Beijing/Singapore: China’s daily crude oil throughput in March sank to a 15-month low with state refiners maintaining deep output cuts as the coronavirus pandemic erodes demand, but there are some signs of recovery as the country begins to ease virus-related curbs.
The steep drop in runs at the world’s top energy consumer highlights not only the woes of the global oil sector but also that of the broader economy amid the health crisis that has upended lives, hobbled supply chains and roiled markets.
China’s GDP shrank 6.8 percent in January-March from a year ago, the first such decline since at least 1992 when quarterly records began, as the virus crippled the economy.
Crude runs over the period came in at 149.28 million tonnes, or about 11.98 million barrels per day (bpd), down 4.6 percent from a year earlier, National Bureau of Statistics data shows.
In March, throughput was 50.04 million tonnes, down 6.6% and equivalent to about 11.78 million bpd, data from the bureau showed on Friday.
That was below a total of 12.07 million bpd over the first two months, and 12.49 million bpd in March 2019. It was also the lowest since December 2018. The bureau did not disclose separate numbers for January and February.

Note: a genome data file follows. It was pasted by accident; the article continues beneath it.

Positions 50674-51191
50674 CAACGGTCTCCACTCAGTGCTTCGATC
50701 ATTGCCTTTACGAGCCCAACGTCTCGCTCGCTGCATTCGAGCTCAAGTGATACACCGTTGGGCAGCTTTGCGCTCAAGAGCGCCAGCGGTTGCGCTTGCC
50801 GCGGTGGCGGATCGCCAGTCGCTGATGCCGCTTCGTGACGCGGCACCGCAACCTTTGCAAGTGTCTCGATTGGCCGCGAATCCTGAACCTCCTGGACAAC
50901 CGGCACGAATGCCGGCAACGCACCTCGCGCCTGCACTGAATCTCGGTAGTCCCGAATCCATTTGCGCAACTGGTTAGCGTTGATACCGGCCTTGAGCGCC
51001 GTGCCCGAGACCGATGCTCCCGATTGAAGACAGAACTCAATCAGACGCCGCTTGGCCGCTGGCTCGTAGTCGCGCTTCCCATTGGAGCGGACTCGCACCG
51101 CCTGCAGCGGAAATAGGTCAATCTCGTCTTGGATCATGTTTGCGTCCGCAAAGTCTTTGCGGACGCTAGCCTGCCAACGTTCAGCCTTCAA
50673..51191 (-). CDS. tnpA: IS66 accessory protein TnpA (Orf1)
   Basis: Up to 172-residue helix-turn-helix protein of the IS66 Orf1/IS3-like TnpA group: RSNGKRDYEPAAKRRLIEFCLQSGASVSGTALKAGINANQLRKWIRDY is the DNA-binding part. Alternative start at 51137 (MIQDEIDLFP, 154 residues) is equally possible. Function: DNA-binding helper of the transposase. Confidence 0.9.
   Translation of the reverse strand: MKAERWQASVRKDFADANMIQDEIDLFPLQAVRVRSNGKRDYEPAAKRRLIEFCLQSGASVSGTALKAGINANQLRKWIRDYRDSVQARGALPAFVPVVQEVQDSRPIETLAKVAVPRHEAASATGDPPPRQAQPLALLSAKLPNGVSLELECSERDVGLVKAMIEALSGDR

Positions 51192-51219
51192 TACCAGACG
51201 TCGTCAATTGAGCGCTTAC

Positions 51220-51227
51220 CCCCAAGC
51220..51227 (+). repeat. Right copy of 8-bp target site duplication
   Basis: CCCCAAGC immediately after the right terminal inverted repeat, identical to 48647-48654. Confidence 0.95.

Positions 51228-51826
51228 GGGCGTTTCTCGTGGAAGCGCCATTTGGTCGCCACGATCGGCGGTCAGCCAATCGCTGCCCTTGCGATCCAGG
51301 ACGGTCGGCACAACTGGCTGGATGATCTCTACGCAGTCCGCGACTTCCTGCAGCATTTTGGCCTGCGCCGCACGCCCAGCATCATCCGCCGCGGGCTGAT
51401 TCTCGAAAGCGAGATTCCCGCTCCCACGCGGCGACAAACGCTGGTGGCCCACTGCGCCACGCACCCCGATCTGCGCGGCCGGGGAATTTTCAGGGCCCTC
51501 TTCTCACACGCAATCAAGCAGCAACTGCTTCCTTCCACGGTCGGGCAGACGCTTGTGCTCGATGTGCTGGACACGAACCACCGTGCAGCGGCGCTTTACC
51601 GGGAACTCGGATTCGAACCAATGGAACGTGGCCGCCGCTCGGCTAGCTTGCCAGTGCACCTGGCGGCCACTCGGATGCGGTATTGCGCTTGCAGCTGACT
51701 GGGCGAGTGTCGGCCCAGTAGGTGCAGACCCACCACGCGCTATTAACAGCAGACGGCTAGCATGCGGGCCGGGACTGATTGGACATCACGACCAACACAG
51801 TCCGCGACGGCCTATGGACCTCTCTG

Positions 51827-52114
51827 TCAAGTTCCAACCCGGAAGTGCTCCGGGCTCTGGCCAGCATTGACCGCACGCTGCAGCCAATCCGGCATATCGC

File image of oil tanker. Reuters
State-backed refiners have been operating at low runs and put some processing units under overhaul amid virus-related restrictions.
But with local governments lifting curbs, independent oil refineries are ramping up output to meet an expected recovery in fuel demand.
Average utilisation rate at refineries across China reached 71.65% this week from as low as 67.5% in mid-February, according to data tracked by Longzhong Information Co.
“Refiners have incentives to improve operations as fuel consumption is gradually picking up,” Li Yan, a senior analyst at Longzhong, said before the data was released.
“They also need to quickly digest the expensive crude oil they bought before oil prices collapsed,” the analyst added.
Chen Jiyao, FGE’s oil consultant, believes refiners in China processed 1.3 million bpd more in March versus February, based on his own monthly production estimate.
Reuters uses the average of the January-February total provided by the statistics bureau as a point of reference.
“With COVID-19 being brought under control, China’s domestic demand saw a considerable recovery particularly of diesel and gasoline. This prompted both state refiners and independents to ramp up output in March,” Chen said.
Also, cheap crude has boosted profit margins for refiners, which have risen to over 600 yuan ($84.82) a tonne from below 100 yuan in late February.
China slashed retail ceiling prices for gasoline and diesel last month, echoing a plunge in oil prices triggered by a price war between major producers Saudi Arabia and Russia as well as a collapse in demand amid the global health crisis.
Energy consultancy ICIS expects China’s crude throughput to reach to over 13 million bpd in April and May as some refiners shut for maintenance resume output.
China’s crude oil output in March dipped just 0.1 percent from a year earlier to 16.56 million tonnes.
Natural gas output rose 11.2 percent in March to 16.9 billion cubic metres (bcm). For the quarter, output rose 9.1 percent to 48.3 bcm.
Analysts attributed the growth in gas output to domestic pricing that is largely insulated from global oil markets.